The ‘wheelie bin’ speed trap in Holland.
THIS ISLAND LIFEONE of the first rules for columnists is beware what you mention in passing, because it’s invariably more interesting to readers than the main thrust of your literary endeavours.
Two weeks ago, during a hymn of salutation to the wheelie bins, I happened to comment upon the fact they were inscribed with some writing which appeared to be German (though it could have been Dutch, for all I knew).
Hardly had the County Press landed on his front-door mat than Paul 'Misery’ Morris was clattering away at his keyboard to provide me with a translation.
And when I say 'translation’, I don’t mean some rough draft giving a general impression — I mean every single, solitary, Teutonic word and punctuation mark.
The gist was the bins are made of plastic and metal (there’s no getting one over those Germans) and though they are manufactured in the UK, a representative sample must be sent to the motherland for 'type approval certification’.
Once this is granted, the receptacles can be sold anywhere in Europe.
Never one to do things by half, Misery also offered to send me the '32-page test and quality specification, if you’re interested’.
The whole thing is depressingly EU but I can now rest easy in my bed, secure in the knowledge that every tuna can I discard (the diet’s still trudging along) meets with Angela Merkel’ s approval.
What with saving the Greek economy, working Sarkozy’s strings and now extending the working life of Lynnbottom tip, it’s no wonder the woman always looks tired.
I also received an e-mail from Mrs Paddi Eales, of Thorley, who reported with undisguised glee that, while on a recent holiday in Holland, she and her husband discovered some wheelie bins over there are actually used as police speed traps.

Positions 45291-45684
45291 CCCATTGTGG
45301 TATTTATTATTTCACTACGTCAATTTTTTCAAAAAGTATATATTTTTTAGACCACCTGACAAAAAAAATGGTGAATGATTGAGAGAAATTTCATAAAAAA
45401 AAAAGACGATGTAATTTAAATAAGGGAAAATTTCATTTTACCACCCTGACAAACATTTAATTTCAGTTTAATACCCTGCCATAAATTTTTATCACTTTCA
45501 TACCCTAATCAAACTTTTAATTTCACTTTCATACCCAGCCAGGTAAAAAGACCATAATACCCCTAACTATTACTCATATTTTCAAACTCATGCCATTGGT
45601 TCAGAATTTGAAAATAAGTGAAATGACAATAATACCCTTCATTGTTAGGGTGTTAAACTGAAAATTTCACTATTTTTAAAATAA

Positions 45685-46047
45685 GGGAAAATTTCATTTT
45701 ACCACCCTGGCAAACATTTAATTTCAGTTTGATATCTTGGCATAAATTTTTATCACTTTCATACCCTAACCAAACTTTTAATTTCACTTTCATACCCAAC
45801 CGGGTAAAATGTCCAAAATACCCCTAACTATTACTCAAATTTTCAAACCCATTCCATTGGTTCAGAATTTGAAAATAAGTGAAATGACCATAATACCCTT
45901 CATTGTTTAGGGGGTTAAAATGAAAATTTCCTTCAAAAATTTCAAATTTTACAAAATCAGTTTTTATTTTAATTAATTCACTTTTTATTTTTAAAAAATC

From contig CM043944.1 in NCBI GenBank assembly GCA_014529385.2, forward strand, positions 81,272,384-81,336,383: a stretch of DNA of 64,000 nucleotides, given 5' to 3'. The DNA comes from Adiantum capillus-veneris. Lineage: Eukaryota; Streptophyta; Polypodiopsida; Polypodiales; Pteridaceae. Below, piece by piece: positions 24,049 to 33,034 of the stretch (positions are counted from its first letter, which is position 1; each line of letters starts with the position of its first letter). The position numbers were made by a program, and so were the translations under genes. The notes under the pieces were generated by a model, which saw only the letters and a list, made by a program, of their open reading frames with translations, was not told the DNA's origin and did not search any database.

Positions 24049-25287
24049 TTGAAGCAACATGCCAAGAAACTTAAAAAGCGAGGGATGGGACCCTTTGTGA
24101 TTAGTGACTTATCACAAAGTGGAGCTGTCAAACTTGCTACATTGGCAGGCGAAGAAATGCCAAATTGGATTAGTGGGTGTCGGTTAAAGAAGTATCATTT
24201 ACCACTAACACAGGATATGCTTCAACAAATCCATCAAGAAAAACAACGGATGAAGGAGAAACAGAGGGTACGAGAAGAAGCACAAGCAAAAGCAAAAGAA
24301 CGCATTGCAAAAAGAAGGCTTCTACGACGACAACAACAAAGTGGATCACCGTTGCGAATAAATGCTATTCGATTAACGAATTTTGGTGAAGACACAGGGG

They are left at the side of the road and she even sent this photograph by way of proof.
Paddi expressed some concern at the difficulty of recruiting police officers small enough to get in the bins and man the cameras and was therefore relieved to discover they were automatic.
Should the Island constabulary adopt this cunning ploy, there would be something almost poetic about getting apprehended by a container covered in German writing.
Finally, my thanks to Martin Mangin, who queried my assertion that 'wheelie’ should weally be spelled 'wheely’.
Martin reckons the bins are female and therefore 'wheelie’ is correct.
"It’s a similar principle to Billie and Billy," he assured me.
Village memories wanted
THE idea has been scuttling around in the back of my mind for years but now, with any luck, it could be in the shops by Christmas.I’m going to write a book about the history and characters of Havenstreet — but I’m going to need a bit of help.
Though I have many memories and anecdotes of the village in which I spent much of my childhood, and in which my father was born and is buried, there’s plenty more I need to find out.
To this end, a gathering will be held in the village community centre on Sunday, March 11, between 2pm and 5pm.
Anyone with photographs, old documents, letters or any other material which could be considered for inclusion in the book is encouraged (nay urged) to bring them.
The book is a non-profit-making venture and all proceeds will be going towards the upkeep of St Peter’s Church in the village.
So come along for a cup of tea and a biscuit — and if you bring any photographs or documents, please ensure they are in an envelope on which your name and address is clearly written.
The ownership of all such material will be acknowledged in the book and returned — but we want to ensure it goes back to the right person!
See you there.
Altogether now girls, smile and say cheed
|Wrens line up in their gas masks.
THE efforts of the cellar-dweller on this page notwithstanding, it’s not often I open the CP and have a good chuckle.My thanks, therefore, to the sub-editor who chose to enhance the Looking Back feature a couple of weeks ago by publishing this picture of Wrens wearing gas masks.
As the caption suggested, it looked like a group shot of Doctor Who extras and one can imagine the excited chatter behind the masks as the ladies prepared for their big photograph all those years ago.
'Obb nub dob gus doo lah?’
'Ooh gess! Muh tob gah flo tib.’
It must have sounded like Bill and Ben on speed.